Trust Daisy 2020-03-18T11:20:22+03:00

Project Description


Emergency contraception is a safe and effective way to prevent pregnancy after unprotected intercourse.

Morning after pills MUST be taken within 120 hours after having unprotected sex.

You may want to use it if you weren’t using any birth control when you had sex:

• You forgot to take your birth control method

• Your partner’s condom broke or slipped off

• Your partner didn’t pull out in time

• You were forced to have unprotected vaginal sex.

Pregnancy doesn’t happen right after sex. That’s why it’s possible to prevent pregnancy even after the fact. It can take up to six days for the sperm and egg to meet after having sex. Emergency contraception pills work by keeping a woman’s ovary from releasing an egg for longer than usual. Pregnancy cannot happen if there is no egg to join with sperm.

You might have also heard that the morning-after pill causes an abortion. But that’s not true. The morning-after pill is not the abortion pill. Emergency contraception is birth control, not abortion.


Morning after pills are up to 89 percent effective when taken within 72 hours (three days) after unprotected sex. They continue to reduce the risk of pregnancy up to 120 hours (five days) after unprotected sex, but they are less effective as time passes.

For emergency contraceptive pills that contain 2 tablets, the first one must be taken as soon as possible within 5 days (120 hours) of unprotected sex and another must be taken 12 hours later.

  • Don’t take more than one kind of EC, this may negate the effectiveness of the pills
  • Don’t take extra pills. They probably won’t reduce your risk of pregnancy any more than the recommended dose for emergency contraception. But you are more likely to feel sick in your stomach (one of the more common side effects).
  •  If you feel sick in your stomach, it should be only mild nausea that goes away in a day or so.
  • If you throw up within an hour of taking the pills, call your health care provider. You may need to repeat the dose, and it might make sense to take some anti-nausea medication.
  • If you have any other symptoms you are worried about, contact your health care provider.

Ask for an appointment right away if you have:

  • Severe pain in your leg (calf or thigh)
  • Several abdominal pain
  • Chest pain or cough or shortness of breath
  • Severe headaches, dizziness, weakness, or numbness
  • Blurred or loss of vision or trouble speaking
  • Jaundice (if you see a yellowish tint in the whites of your eyes, your skin, or your mucus membranes)

Your next period should start within the next month, although it might come a few days early or late (find out more here). If you don’t get your period by the time you expect it, you might consider getting a pregnancy test.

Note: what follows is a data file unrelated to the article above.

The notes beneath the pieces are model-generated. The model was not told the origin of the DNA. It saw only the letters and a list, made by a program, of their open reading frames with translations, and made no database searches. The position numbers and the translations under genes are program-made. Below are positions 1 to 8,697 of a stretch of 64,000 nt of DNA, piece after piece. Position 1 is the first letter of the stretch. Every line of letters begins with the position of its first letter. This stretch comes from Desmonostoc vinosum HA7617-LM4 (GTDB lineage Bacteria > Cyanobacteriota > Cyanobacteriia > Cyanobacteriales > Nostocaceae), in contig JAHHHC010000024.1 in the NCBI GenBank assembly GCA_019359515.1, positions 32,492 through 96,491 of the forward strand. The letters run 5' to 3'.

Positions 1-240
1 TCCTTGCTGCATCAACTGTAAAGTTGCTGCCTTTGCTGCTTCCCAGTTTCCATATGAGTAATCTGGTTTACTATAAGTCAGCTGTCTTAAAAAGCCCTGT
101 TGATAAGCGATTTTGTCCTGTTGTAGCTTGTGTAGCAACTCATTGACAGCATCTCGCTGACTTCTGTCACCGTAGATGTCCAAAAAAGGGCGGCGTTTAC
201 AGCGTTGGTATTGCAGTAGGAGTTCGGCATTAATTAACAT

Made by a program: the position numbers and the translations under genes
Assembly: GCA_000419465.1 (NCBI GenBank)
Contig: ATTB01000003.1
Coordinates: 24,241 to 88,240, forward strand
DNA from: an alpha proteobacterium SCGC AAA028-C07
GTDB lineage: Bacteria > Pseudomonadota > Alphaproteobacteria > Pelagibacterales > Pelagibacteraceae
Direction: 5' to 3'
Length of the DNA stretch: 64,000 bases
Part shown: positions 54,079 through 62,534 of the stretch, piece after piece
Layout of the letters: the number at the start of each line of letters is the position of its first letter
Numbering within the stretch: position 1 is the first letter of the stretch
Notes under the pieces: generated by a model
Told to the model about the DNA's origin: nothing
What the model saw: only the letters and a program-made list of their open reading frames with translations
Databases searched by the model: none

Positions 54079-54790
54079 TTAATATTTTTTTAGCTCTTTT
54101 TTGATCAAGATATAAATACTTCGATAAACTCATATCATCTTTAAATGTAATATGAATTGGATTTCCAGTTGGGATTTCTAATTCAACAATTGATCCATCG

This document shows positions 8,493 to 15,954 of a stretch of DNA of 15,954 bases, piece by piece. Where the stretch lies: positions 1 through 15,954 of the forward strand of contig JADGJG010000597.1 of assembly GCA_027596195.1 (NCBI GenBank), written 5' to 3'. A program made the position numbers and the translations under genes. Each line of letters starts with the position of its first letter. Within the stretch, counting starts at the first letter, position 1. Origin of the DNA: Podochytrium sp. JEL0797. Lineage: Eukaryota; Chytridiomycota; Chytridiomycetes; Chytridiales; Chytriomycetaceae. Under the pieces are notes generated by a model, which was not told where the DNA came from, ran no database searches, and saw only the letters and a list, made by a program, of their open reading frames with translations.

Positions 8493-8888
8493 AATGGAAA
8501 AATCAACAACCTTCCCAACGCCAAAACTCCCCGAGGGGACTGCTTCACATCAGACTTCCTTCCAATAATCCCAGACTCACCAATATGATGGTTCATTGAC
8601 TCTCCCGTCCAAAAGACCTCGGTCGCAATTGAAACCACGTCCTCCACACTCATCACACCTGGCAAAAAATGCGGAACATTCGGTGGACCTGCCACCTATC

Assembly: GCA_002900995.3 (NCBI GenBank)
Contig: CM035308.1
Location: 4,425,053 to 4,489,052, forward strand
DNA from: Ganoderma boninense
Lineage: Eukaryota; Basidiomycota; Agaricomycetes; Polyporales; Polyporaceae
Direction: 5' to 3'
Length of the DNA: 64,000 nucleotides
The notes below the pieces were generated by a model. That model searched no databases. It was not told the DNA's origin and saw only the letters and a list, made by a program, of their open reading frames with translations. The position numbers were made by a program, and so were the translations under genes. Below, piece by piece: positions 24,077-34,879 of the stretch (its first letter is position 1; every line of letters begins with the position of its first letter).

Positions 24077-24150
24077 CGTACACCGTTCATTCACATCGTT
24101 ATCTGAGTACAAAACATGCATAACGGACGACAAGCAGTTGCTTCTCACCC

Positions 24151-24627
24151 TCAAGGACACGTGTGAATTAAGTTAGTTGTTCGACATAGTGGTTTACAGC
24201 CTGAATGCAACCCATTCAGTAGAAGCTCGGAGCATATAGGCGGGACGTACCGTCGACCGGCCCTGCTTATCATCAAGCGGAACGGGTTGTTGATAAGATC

• Start using a regular birth control method you think you’ll be able to use every time you have sex because that will be more effective than relying only on emergency contraception. And, if there’s any chance you could be at risk of sexually transmitted infections, use a condom.

• Safe and effective in preventing pregnancy after unprotected sex

• Some are available over-the-counter

• Not as effective as some other types of birth control

• May cause side effects like nausea (anti-nausea medication might help with this), vomiting, stomach pain and headaches

“IUDs hurts too much when inserting” 

No. Not every woman gets pain on the insertion of the IUD.

Although there is a very small percentage of women who claim to get pain during the insertion. It’s important to know the biological differences, others may or may not get pain depending on their genetic makeup.

 “IUDs causes cervical cancer” 

It’s not true that IUDs causes cervical Cancer. The World Health Organization together with the Ministry of Health have confirmed that the IUDs are safe, so be glad and proud.

“IUDs causes Sterility” 

It’s not true that IUDs make you infertile. IUDs are used numerously because they have no hormones. This means when you remove it you can get pregnant quickly than using other contraception methods.

1. Does Trust Daisy disrupt an existing pregnancy?

No. Trust daisy Emergency contraceptives do not work if a woman is already pregnant. It only works if it’s taken before having unprotected sex.

2. Do Trust Daisy Emergency Contraceptives cause birth defects? Will the foetus be harmed if a woman accidentally takes Trust Daisy ECPs while she is pregnant?

No. Good evidence about this and it will not cause birth defects and will not otherwise harm the foetus if a woman is already pregnant.

3. I have HIV or AIDS can I safely take Trust Daisy ECS? 

Yes.  You can safely take Trust Daisy Emergency Contraceptives even if you are HIV positive.

4.  Are Trust Daisy ECs safe for adolescents?

Yes. They are safe only if they are used correctly.

5. I cannot use combined (oestrogen-progestin) oral contraceptives or progestin-only pills as an on-going method Can I still safely use Trust Daisy ECPs?

Yes. This is because Trust Daisy emergency contraceptives treatment is very brief.

6. If Trust Daisy ECPs failed to prevent pregnancy, does a woman have a greater chance of that pregnancy being an ectopic pregnancy?

No. To date, no evidence suggests that any Emergency Contraceptives increase the risk of ectopic pregnancy.

7. Should I use Trust Daisy ECPs as a regular method of contraception?

No. A woman who uses Trust Daisy Emergency contraceptives regularly is more likely to have an unintended pregnancy than a woman who uses another contraceptive regularly.

8. If I buy Trust Daisy ECPs over the counter, can I use them correctly?

Yes. Taking Trust Daisy Emergency contraceptives is simple; you don’t need medical supervision on this one.